مراقبت از دندان در بزرگسالان جوان مبتلا به ناتوانی ذهنی
|کد مقاله||سال انتشار||مقاله انگلیسی||ترجمه فارسی||تعداد کلمات|
|35264||2013||12 صفحه PDF||سفارش دهید||8897 کلمه|
Publisher : Elsevier - Science Direct (الزویر - ساینس دایرکت)
Journal : Research in Developmental Disabilities, Volume 34, Issue 5, May 2013, Pages 1630–1641
Dental care among young adults with intellectual disability (ID) is poorly documented and largely unmet. By using population-based data from the Metropolitan Atlanta Developmental Disabilities Follow-Up Study, we assessed factors associated with at least one or two dental visits per year among young adults with and without ID. Significantly fewer young adults with ID (45%) visited a dentist at least once per year, compared with those without ID (58%). ID severity and the presence of co-occurring developmental disabilities predicted dental care use. Sociodemographics, daily functioning, societal participation, dental services, and dental health factors were examined as predictors of dental care frequency. Our findings can help focus efforts toward improving the frequency of dental care visits among young adults with ID.
Intellectual disability (ID) is significantly associated with poor oral health (USDHHS, 2000). Although recent advances in medical care have contributed to a substantial increase in the life expectancy of individuals with ID (Bittles et al., 2002 and Janicki et al., 1999), dental care remains an unmet need (Waldman & Perlman, 2002). A recently published systematic review of studies confirmed the existence of gaps in dental care among people with ID within different age groups (Anders & Davis, 2010). Individuals with ID are more likely to receive a lower quality of dental care, or are less likely to have had a preventive dental visit, compared with individuals without ID (Charles, 2010, Chi et al., 2010 and Reichard et al., 2001). A study among children aged 3–17 years show older age, better access to dental health professionals, higher educational and family socioeconomic status, and experiencing a favorable interaction with the medical system, have all been associated with better preventative dental care use, irrespective of their ID status (Chi et al., 2010). On the contrary, other studies have shown that increasing dental care costs, lack of dental insurance or financial resources to pay for treatment, access to information, and willingness and training among dentists treating children with disabilities have negatively influenced dental care (Dasanayake et al., 2007, Schultz et al., 2001, Stiefel, 2002 and Wolff et al., 2004). Although these factors might also influence dental care across different age groups, understanding of the predictors and barriers for dental care among young adults with ID is limited. One of the key limiting factors for dental care access among young adults is that, in the majority of states, Medicaid dental coverage is terminated when an individual attains 21 years of age (Centers for Medicare and Medicaid Services, 2011). In recent decades, a shift toward inclusion of individuals with ID into community-based or independent residential settings has occurred, which has led to disruption of routine dental care services available previously within institutional residential settings (Dwyer, 1998). Thus, as young adults are transitioning from pediatric to adult dental care, those with ID are particularly vulnerable to dental problems. Dental care among children with ID until age 18 years has received much attention; however, information specific to young adults in the earlier part of their young adulthood (ages 21–25 years) is lacking. Using a population-based study, we examined the frequency of dental visits and selected associated factors that promote or limit dental visits among young adults with and without ID. The study also examined the frequency of dental care on the basis of severity of ID and co-occurrence of other selected developmental disabilities (DDs).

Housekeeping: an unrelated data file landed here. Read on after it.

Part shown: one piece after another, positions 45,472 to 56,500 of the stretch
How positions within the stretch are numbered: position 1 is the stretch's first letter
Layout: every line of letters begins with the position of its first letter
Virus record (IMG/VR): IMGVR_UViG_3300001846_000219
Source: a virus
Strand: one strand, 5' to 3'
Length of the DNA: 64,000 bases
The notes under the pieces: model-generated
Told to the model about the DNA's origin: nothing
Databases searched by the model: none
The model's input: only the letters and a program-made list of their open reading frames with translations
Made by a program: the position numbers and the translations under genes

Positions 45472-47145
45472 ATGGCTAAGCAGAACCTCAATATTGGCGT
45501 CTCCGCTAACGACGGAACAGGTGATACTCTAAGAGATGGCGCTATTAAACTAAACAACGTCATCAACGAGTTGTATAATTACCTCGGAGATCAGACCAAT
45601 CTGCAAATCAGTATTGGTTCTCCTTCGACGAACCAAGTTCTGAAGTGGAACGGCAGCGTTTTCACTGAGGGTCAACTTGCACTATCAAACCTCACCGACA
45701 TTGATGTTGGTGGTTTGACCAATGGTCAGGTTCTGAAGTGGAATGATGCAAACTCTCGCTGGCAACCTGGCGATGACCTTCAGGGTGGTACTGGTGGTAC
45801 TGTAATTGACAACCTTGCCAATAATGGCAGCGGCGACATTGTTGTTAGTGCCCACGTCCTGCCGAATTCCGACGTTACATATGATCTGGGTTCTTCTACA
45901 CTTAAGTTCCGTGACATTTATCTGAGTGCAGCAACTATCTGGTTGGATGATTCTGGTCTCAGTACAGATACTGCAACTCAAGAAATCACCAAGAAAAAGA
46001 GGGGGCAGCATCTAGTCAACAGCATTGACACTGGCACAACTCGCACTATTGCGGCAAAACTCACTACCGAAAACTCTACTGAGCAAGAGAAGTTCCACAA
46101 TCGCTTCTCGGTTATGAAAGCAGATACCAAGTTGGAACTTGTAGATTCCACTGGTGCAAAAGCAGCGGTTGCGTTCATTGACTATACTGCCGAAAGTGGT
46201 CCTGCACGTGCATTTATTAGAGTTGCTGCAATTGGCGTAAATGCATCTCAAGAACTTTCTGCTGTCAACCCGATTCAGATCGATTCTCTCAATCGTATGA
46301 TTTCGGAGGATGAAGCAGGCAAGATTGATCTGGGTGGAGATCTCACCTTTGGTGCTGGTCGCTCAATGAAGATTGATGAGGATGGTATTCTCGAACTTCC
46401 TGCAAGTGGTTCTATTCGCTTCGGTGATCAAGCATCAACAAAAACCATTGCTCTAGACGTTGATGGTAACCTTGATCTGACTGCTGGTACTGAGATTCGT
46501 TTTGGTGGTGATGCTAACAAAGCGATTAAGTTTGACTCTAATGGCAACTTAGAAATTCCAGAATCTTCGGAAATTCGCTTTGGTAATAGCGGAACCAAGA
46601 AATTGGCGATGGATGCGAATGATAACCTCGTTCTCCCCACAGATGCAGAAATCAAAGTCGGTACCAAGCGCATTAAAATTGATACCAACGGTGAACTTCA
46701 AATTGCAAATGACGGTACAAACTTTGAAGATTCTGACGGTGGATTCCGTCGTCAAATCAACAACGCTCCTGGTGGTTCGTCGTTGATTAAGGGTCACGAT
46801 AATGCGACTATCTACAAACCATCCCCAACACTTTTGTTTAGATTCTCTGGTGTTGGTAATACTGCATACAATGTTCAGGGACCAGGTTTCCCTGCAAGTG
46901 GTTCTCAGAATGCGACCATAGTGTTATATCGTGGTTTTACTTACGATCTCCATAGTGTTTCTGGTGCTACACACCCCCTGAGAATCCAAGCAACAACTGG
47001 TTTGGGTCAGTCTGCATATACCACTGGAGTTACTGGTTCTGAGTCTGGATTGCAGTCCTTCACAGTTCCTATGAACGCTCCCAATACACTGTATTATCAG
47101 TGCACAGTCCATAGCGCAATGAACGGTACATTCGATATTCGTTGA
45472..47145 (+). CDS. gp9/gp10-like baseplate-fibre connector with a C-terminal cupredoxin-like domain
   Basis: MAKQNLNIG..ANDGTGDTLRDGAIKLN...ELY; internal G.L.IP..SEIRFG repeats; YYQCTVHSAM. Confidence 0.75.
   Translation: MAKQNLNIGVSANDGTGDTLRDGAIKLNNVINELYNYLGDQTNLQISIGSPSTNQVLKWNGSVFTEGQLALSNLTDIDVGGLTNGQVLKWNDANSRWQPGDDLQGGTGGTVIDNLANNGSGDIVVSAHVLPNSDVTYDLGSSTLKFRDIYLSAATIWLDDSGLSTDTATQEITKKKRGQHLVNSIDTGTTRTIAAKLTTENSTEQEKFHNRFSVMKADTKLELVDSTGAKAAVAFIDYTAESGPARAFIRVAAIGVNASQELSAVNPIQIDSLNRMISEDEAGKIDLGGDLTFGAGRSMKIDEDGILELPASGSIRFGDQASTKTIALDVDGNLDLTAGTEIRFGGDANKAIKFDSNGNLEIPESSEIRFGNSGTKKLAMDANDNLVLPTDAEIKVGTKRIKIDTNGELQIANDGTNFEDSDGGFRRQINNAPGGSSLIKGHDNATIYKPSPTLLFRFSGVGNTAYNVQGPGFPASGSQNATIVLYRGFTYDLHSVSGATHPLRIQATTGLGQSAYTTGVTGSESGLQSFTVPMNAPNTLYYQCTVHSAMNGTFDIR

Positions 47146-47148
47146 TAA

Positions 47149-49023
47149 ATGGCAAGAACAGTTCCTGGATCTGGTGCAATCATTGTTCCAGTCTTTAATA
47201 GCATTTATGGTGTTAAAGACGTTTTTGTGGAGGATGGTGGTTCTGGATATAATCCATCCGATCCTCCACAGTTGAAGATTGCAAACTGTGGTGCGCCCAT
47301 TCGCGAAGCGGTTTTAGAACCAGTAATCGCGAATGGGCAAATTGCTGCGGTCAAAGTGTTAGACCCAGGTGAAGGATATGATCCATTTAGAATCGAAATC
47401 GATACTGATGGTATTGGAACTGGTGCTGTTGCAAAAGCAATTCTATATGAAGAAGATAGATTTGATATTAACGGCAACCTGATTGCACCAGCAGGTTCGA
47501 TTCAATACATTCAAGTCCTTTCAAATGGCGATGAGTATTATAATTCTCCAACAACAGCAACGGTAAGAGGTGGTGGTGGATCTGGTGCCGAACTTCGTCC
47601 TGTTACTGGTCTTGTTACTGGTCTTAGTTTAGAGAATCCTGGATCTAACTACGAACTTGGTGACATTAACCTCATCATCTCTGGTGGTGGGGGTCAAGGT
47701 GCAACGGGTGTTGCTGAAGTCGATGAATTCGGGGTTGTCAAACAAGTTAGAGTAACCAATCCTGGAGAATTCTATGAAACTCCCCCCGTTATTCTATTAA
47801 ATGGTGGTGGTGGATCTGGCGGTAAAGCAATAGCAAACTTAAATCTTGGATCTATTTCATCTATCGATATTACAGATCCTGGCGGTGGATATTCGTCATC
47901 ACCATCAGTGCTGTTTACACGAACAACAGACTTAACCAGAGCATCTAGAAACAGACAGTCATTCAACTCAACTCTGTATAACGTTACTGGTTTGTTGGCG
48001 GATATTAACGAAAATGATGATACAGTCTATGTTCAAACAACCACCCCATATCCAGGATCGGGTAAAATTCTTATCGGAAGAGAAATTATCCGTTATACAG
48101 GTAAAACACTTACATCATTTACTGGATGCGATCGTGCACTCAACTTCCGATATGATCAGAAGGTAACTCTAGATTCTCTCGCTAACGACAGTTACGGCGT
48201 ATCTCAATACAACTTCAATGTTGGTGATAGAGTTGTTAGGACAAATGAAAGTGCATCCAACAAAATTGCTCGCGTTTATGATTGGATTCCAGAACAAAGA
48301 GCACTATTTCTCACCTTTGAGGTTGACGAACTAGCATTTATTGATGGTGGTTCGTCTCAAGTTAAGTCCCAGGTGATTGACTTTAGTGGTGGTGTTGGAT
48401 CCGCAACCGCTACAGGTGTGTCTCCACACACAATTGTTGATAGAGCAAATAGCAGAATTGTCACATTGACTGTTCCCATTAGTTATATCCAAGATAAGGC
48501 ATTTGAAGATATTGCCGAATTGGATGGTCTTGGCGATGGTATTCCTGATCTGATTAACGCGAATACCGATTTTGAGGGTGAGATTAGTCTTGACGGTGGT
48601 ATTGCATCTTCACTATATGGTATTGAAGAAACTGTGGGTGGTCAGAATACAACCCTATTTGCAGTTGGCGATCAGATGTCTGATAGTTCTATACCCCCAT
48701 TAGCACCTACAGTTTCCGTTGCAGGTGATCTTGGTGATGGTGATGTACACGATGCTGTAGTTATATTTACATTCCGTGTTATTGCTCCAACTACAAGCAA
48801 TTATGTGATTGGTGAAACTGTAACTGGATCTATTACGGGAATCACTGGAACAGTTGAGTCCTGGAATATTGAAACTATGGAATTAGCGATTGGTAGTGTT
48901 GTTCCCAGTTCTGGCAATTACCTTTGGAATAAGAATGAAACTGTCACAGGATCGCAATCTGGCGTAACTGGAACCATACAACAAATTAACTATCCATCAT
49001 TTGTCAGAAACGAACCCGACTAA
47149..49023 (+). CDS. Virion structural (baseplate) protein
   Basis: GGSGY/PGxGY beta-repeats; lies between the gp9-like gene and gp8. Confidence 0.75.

نتیجه گیری انگلیسی
In summary, our study identified a statistically significant disparity in dental care visits among young adults with and without ID. Young adults transitioning from pediatric to adult dental care face unique challenges regarding dental care. Changing living conditions, lack of dental insurance, and disappearance of community-based programs that cater to preventative care might force young adults to neglect dental care. These young adults should be identified, particularly those who do not have a high school education and who are not receiving vocational services, and information should be provided to their caregivers regarding resources for improving their dental care. Targeting dental services to young adults by increasing awareness and improving resources can help to reduce overall costs associated with delayed treatments, as well as restorative or emergency dental care. Finally, legislative policies that promote recommended dental care among young adults, particularly those with disabilities might help improve use among younger populations.